May 6, 2014
U.S. Sen. Kay Hagan, D-NC, and her Democratic ilk just don’t seem to get it when it comes to this country’s minimum wage.
Recently, Hagan released a statement chastising her Republican counterparts for blocking legislation in the Senate aimed at raising the national minimum wage from $7.25 per hour to $10.10 per hour.
“I’m deeply disappointed that partisan politics prevented the Senate from moving forward on commonsense legislation that would benefit more than 1 million North Carolinians who are struggling to support their families …” she said. “Anyone who has ever lived on the minimum wage will tell you that this should not be used as a political football …”
Don’t try to convince us that the Dems aren’t kicking the football around just as vigorously — hopeful of swaying votes to their side of the playing field.
But as we have from the beginning, we see things far differently than Hagan and her entitlement cronies.
It is our position that it was the Republican senators who took commonsense action by blocking the measure. While Hagan says a 40-percent raise in the minimum wage would benefit 1 million state residents, she fails to estimate how many North Carolina business owners and their employees would be hurt by the raise in pay because of the ripple effects.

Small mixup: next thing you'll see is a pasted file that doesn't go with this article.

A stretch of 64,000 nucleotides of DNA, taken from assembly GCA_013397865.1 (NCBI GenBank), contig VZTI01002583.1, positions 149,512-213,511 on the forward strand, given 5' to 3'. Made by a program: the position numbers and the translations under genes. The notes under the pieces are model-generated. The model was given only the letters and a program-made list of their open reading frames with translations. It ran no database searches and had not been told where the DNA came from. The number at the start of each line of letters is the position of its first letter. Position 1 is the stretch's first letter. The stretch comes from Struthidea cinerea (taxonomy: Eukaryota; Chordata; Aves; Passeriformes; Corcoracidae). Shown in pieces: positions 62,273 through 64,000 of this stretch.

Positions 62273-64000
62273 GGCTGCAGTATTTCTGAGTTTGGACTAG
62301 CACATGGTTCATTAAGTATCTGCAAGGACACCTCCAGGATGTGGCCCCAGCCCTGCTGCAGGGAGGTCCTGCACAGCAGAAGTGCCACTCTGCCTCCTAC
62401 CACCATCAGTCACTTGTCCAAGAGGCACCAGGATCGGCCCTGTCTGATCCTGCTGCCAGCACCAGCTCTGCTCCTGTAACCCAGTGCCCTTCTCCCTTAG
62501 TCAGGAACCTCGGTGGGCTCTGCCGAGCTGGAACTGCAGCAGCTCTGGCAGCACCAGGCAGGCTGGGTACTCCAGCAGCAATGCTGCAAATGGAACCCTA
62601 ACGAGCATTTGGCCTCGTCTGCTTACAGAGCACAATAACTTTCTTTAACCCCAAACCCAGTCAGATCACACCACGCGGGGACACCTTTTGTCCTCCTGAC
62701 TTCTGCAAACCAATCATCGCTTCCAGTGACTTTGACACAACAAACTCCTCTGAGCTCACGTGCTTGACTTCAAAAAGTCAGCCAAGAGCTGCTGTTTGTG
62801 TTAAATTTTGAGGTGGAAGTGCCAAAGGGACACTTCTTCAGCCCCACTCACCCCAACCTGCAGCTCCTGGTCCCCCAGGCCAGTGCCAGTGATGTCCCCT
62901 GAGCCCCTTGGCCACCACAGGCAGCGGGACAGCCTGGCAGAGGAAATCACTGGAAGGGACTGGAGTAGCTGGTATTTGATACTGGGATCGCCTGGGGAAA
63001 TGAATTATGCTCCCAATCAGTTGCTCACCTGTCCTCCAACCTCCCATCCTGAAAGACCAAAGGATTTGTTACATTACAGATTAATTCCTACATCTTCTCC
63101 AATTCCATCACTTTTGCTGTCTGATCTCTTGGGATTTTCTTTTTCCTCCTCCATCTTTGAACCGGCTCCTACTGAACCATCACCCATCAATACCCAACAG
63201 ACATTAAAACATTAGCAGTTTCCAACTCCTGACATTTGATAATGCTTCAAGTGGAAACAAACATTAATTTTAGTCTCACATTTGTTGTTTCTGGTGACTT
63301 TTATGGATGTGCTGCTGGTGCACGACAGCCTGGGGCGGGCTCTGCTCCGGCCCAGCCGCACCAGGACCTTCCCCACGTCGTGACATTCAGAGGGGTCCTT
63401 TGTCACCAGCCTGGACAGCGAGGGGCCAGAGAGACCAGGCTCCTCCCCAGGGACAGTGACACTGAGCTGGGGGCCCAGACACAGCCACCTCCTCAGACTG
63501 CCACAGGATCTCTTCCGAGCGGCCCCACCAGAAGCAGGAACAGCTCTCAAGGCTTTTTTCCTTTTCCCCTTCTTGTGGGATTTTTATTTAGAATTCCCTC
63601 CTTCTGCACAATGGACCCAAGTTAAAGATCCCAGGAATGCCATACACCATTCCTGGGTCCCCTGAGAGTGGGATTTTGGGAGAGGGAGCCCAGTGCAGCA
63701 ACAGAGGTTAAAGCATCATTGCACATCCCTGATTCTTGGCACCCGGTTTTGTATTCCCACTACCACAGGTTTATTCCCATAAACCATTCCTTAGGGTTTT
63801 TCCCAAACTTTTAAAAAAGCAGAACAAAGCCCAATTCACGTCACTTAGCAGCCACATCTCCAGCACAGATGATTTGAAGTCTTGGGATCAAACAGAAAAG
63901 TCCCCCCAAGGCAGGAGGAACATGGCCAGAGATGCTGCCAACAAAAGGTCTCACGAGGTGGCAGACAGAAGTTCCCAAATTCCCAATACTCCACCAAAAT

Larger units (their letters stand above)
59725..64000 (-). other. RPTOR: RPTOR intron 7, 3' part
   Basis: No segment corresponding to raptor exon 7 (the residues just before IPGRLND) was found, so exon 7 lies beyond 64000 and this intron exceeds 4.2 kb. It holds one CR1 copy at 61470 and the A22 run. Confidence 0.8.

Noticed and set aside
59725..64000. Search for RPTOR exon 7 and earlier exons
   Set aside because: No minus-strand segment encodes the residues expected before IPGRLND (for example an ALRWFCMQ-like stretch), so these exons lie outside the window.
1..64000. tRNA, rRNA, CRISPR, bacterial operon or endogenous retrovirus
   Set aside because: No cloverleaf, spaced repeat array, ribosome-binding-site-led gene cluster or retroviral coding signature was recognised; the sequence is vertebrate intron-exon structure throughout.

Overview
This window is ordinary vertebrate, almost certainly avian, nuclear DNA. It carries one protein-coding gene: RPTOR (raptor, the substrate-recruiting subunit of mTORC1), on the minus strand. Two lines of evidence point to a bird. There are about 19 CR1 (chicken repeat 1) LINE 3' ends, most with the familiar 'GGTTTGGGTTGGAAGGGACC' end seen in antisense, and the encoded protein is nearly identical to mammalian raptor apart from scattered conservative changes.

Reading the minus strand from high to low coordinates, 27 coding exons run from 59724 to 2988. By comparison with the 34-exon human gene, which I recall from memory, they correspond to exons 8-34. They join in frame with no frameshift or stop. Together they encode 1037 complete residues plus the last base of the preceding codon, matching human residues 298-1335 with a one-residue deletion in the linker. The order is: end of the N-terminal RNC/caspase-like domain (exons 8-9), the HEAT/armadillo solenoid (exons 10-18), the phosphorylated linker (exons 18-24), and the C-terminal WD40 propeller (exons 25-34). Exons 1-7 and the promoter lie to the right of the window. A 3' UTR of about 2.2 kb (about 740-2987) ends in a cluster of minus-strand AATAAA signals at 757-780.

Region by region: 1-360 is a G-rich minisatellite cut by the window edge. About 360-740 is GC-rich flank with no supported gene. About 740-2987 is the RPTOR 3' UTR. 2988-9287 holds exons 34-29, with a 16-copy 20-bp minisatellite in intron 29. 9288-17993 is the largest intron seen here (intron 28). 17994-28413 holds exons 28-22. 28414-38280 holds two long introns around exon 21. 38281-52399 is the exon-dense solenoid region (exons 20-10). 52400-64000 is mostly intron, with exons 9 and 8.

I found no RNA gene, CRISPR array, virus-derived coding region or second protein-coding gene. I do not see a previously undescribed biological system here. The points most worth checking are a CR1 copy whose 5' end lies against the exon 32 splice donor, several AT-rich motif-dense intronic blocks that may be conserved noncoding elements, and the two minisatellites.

After all, more money being paid to employees will certainly mean businesses can employ fewer employees — and some businesses may have to close because of that higher overhead. The short-sighted Democrats fail to include those numbers in their playbooks.
On top of that, the minimum wage — much like Social Security — was never intended to be a livable wage. And if it is made to be so, it will remove yet another incentive for people to work harder for better jobs and act as another handout for menial jobs.
Going even further, those who have worked their way up from minimum wage to a double-figure hourly wage would suddenly be thrust backward into the very same grouping of those making a similar wage and didn’t work to earn it.
No, this country doesn’t need such an astronomical raise in the minimum wage. Sure, push it to $7.50 if you must. But if the Democratic Party wants to do what’s best for the American workers, join with Republicans and come up with legislation that would give all hourly employees a mandatory cost-of-living raise — every year.
It’s the only kind of wage increase that makes sense, and is far more fair across the board.